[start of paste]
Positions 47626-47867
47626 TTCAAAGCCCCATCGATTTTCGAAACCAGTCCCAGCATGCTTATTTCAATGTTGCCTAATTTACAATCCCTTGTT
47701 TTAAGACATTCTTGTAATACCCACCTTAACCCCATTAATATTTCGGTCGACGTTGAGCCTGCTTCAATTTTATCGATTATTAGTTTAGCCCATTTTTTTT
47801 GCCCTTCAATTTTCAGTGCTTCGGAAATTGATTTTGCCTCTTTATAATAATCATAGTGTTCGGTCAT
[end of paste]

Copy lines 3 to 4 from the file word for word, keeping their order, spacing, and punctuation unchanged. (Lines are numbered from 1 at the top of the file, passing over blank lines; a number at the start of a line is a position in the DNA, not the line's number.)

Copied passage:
47701 TTAAGACATTCTTGTAATACCCACCTTAACCCCATTAATATTTCGGTCGACGTTGAGCCTGCTTCAATTTTATCGATTATTAGTTTAGCCCATTTTTTTT
47801 GCCCTTCAATTTTCAGTGCTTCGGAAATTGATTTTGCCTCTTTATAATAATCATAGTGTTCGGTCAT